As Indian companies become more comfortable in international markets, they are learning the importance of being a native among the natives. This is nowhere more evident than at Tata Interactive Systems’ UK office.
The UK market is a significant one for Tata Interactive Systems (TIS) — the second largest after the US. In fact, the growth in business has led to the UK office evolving from sales and marketing office set up in 2000 to adding significant value in design areas.“Our role has changed. From positioning our services as better and faster, we have moved to a more consultative function,” says Alan Samuel, VP — UK, Tata Interactive Systems. “We try and understand the nuances of the client’s requirement, the business they are in and the challenges they face.” The UK business contributes between 15-20 per cent of the company’s revenues.
The business of e-learning
Like other TIS offices the world over, the UK business focuses on three areas: corporate training, education and the government. In the UK, the primary business thrust is on online training in verticals like banking, finance and insurance, with transport and logistics, telecom and the publishing industry also being strong target areas.
In the arena of education, TIS (UK)’s main projects are with publishers and universities. Today, with more children being computer-savvy and schools using e-learning as a medium of instruction, there are opportunities aplenty. Also many children drop out of school or do not go to university, says Samuel, and there is a big push in the UK to provide vocational training via e-learning.The company also works with local councils and organisations such as UFI (University for Industry, a government agency that looks after online learning) and BECTA (British Education Communications and Technology Agency). TIS has done work for UFI and BECTA for ‘accessibility’ of software technology. Under the UK’s Disability Discrimination Act, software technology learning has to be accessible to all. Some corporate clients too are asking for accessible versions of projects which cover things like screen readers for visually and hearing challenged. “It’s a new area which is demanding in terms of design,” says Samuel.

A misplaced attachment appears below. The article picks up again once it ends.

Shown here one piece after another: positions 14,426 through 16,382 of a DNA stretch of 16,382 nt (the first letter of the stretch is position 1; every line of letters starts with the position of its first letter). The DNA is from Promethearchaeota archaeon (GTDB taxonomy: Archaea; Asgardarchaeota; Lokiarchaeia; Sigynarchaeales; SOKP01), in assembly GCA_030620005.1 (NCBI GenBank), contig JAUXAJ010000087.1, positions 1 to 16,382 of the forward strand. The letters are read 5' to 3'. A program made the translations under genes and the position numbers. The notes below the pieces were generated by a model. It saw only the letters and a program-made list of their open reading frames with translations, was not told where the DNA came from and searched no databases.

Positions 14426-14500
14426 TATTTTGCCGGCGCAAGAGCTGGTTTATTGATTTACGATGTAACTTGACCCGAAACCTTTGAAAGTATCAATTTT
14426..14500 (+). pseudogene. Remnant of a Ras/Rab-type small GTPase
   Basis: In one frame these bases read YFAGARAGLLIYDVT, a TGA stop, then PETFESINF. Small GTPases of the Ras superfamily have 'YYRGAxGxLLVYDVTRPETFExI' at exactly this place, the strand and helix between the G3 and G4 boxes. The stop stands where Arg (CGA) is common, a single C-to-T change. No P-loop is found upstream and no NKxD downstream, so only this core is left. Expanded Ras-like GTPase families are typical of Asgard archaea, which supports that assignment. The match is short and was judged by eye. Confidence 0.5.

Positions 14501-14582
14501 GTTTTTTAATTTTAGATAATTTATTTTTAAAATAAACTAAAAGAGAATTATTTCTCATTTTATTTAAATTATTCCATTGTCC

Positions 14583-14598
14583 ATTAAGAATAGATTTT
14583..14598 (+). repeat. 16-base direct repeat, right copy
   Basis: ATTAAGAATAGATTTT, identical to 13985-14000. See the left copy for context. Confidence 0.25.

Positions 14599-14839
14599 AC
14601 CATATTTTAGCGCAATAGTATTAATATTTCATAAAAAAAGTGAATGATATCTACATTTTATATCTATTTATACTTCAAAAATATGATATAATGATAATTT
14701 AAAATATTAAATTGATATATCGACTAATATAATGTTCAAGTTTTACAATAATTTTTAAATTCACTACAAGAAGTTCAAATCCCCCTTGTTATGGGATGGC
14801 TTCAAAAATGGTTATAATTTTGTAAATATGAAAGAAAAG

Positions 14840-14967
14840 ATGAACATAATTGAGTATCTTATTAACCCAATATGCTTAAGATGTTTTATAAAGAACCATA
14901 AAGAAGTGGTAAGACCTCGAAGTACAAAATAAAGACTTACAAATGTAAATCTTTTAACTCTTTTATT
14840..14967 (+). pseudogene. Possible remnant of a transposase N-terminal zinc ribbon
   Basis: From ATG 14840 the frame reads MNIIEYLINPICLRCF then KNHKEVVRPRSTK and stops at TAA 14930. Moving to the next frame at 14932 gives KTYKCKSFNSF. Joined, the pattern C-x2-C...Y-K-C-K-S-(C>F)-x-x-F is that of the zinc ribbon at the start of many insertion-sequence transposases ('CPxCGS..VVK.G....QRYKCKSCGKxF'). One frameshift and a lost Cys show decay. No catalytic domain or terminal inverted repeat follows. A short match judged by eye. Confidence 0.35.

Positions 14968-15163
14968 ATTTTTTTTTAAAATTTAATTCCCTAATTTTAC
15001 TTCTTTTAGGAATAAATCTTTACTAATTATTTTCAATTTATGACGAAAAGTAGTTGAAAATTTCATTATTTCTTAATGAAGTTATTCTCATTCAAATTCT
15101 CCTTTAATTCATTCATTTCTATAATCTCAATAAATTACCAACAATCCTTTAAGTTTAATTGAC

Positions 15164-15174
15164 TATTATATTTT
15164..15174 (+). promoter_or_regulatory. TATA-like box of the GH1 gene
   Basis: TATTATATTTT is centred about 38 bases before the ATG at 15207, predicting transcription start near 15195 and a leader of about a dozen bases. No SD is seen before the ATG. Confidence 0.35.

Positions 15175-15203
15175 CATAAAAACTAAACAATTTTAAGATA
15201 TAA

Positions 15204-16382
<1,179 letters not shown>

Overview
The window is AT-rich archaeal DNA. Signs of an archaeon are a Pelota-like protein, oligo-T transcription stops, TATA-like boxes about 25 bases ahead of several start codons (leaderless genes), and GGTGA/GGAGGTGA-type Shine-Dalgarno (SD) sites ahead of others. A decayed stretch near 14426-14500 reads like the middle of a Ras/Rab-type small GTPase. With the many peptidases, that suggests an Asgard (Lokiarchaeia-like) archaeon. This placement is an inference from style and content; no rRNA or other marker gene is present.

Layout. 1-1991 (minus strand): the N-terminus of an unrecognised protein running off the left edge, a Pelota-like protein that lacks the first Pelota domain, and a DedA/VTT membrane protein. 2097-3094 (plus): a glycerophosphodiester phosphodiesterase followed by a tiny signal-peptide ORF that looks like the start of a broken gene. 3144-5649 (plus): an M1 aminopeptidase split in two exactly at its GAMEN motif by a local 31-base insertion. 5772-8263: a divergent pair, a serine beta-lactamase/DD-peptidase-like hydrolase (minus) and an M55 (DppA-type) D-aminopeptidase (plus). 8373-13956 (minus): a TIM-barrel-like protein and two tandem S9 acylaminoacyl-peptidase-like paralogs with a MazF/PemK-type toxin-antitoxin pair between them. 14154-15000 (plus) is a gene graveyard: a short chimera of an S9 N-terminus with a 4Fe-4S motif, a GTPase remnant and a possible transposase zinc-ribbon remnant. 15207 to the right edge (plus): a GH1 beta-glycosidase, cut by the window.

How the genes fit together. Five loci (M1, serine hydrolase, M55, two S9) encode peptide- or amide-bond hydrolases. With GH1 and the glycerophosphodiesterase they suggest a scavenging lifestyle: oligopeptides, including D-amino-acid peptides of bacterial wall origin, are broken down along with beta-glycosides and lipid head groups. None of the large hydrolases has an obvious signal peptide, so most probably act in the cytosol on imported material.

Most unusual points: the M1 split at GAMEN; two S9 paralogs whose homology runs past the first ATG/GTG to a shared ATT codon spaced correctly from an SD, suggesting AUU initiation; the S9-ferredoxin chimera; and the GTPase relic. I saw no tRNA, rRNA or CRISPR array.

The company has also worked on projects for people with learning disabilities and developed some products for Granada Learning.
Designed for local needs
TIS (UK)’s strength lies not just in the quality of the products that it delivers through qualified employees with global experience, but also in providing the necessary local language and cultural inputs.
“The spoken language of business in the UK has changed. What we write in India tends to be old fashioned English, and is not conversational,” says Samuel. To overcome this, the four-member team was augmented in 2004 with two local British instructional designers.The designers are part of the developmental process and help the Indian team to adapt to the brief from the cultural and local context — such as correcting US spellings or using UK imagery (fire engine in the UK versus fire truck in the US), thus making the learning scenarios more relevant to the user in UK.
The designers also help turn things around much faster. They are able to make corrections on the spot at product reviews with clients. “It’s a value-add as it helps us get things right the first time and shortens the delivery time,” says Samuel.